U.S. Chamber of Commerce Makes Tour Stop at Posh Resort, Attacks Regulations That Protect West Virginia Miners and Families

On Sept. 2, Political Celebrities Bayh, Card Will Be Selling Wrong Message on Public Safeguards

September 1, 2011

Contact: Rich Robinson, Public Citizen, (202) 588-7773 or rrobinson@citizen.org
Brian Gumm, OMB Watch, (202) 683-4812 or bgumm@ombwatch.org

(WHITE SULPHUR SPRINGS, W.Va.) – When the U.S. Chamber of Commerce brings its anti-regulatory “road show” to the Greenbrier Resort in White Sulphur Springs, W.Va., on Sept. 2, local business leaders will hear from Evan Bayh, a former U.S. senator from Indiana, and Andy Card, White House Chief of Staff under George W. Bush. The pair will offer up a false choice between job growth and protecting families and communities from harm. The Coalition for Sensible Safeguards (CSS) urges West Virginians to support strong public safeguards and reject corporate interests that would jeopardize public protections.

By hiring a couple of political celebrities to sell its pro-Big Business agenda, the Chamber is trying to sell the dangerous notion that regulatory protections are bad for America. But regulatory safeguards are critical to ensure clean water, safe workplaces, a secure financial system, safer consumer products and much more.

“Oversight in the workplace is important to every working American,” said former mineworker Stanley Stewart, a West Virginia resident and survivor of the Upper Big Branch mine explosion in April 2010. “If anyone believes the coal industry will voluntarily police itself and operate safe mines without federal and state regulators watching them, they need walk in my shoes and relive my memories of the hell at Upper Big Branch.”

Regulatory lapses can causes serious illness or even death, and nowhere is that more evident than last year’s tragedy at the Upper Big Branch mine. An independent report on the incident from a panel led by former federal Mine Safety and Health Administration (MSHA) head J. Davitt McAteer found MSHA “failed to use all the tools at its disposal to ensure that the company was compliant with federal laws.”

Regarding the environment, the problem in West Virginia has never been too much regulation. Advocates have struggled to persuade state agencies to enforce the regulations that are already in place to curb the worst excesses of the mining companies. For example, according to the advocacy group Appalachian Mountain Advocates, the West Virginia Department of Environmental Protection has been taken to court repeatedly to force the agency to adequately enforce Clean Water Act standards in the state and regulate pollution flowing from mining sites.

“A recent poll conducted in West Virginia shows that protecting the state’s waters from the effects of mountaintop removal mining is an overwhelming priority of the citizens of this state,” said Joe Lovett, executive director of Appalachian Mountain Advocates. “The Chamber’s road show won’t change the minds of people who have seen up close and personal the devastation that results from ignoring these important regulations. These rules are vital in protecting our environment and health, and they must not only be maintained, but strengthened.”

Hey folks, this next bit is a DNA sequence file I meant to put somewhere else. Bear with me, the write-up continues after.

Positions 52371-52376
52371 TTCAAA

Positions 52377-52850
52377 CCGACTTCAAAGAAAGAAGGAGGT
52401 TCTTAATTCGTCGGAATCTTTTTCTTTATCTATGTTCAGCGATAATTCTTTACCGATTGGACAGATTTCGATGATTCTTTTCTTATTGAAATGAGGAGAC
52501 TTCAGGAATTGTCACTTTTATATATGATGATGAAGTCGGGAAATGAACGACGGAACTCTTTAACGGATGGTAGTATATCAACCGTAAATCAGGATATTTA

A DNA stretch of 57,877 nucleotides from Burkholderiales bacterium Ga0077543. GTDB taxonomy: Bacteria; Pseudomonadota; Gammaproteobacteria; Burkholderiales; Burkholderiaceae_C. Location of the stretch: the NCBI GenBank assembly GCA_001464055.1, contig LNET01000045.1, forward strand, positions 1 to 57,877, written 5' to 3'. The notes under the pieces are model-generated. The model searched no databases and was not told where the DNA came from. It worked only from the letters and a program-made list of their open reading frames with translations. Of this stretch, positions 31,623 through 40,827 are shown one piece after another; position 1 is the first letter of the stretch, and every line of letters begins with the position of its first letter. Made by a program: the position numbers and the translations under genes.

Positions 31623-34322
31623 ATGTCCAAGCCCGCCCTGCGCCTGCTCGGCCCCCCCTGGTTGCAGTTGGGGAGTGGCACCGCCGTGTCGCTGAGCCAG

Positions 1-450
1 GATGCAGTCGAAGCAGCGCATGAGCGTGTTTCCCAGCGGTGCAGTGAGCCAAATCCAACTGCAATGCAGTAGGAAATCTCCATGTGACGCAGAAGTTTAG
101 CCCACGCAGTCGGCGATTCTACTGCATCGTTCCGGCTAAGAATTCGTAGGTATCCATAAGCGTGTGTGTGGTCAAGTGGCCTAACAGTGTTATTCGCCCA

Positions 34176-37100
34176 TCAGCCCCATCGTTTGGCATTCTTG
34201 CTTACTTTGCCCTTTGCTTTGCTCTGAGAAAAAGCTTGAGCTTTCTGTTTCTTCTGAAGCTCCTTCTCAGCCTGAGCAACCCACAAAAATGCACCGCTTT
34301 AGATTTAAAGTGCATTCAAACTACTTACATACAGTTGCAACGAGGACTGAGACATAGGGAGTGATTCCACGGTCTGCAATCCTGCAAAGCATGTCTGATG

Added Robert Weissman, president of Public Citizen, “When they finish spouting propaganda to business leaders at a posh, manicured resort, Andy Card and Evan Bayh might want to visit other West Virginians. The survivors and families of victims of mine disasters at Upper Big Branch, Sago and Aracome might remind them why West Virginia and the nation need tougher rules and enforcement to combat corporate recklessness and wrongdoing.”

The Coalition for Sensible Safeguards maintains that the Upper Big Branch explosion, the BP oil spill disaster, outbreaks of E. coli and the Wall Street financial collapse are all examples of the cost of deregulation and the need for strong public oversight of corporations.

“Evan Bayh and Andy Card both know from their years of government service that these charges of ‘overregulation’ are the same old complaints the U.S. Chamber of Commerce recycles every few years, regardless of the job situation,” said OMB Watch President Katherine McFate. “It’s sad to see them working for a project designed to undermine the environmental, health and safety standards that protect the well-being of West Virginians and all Americans.”

For more information, visit www.ChamberSnakeOilTour.org and www.SensibleSafeguards.org.

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The Coalition for Sensible Safeguards is an alliance of consumer, labor, scientific, research, good government, faith, community, health, environmental, and public interest groups, along with concerned individuals who believe that our country’s system of regulatory safeguards provides a stable framework that secures our quality of life and paves the way for a sound economy that benefits us all. For more information about the coalition, go to www.sensiblesafeguards.org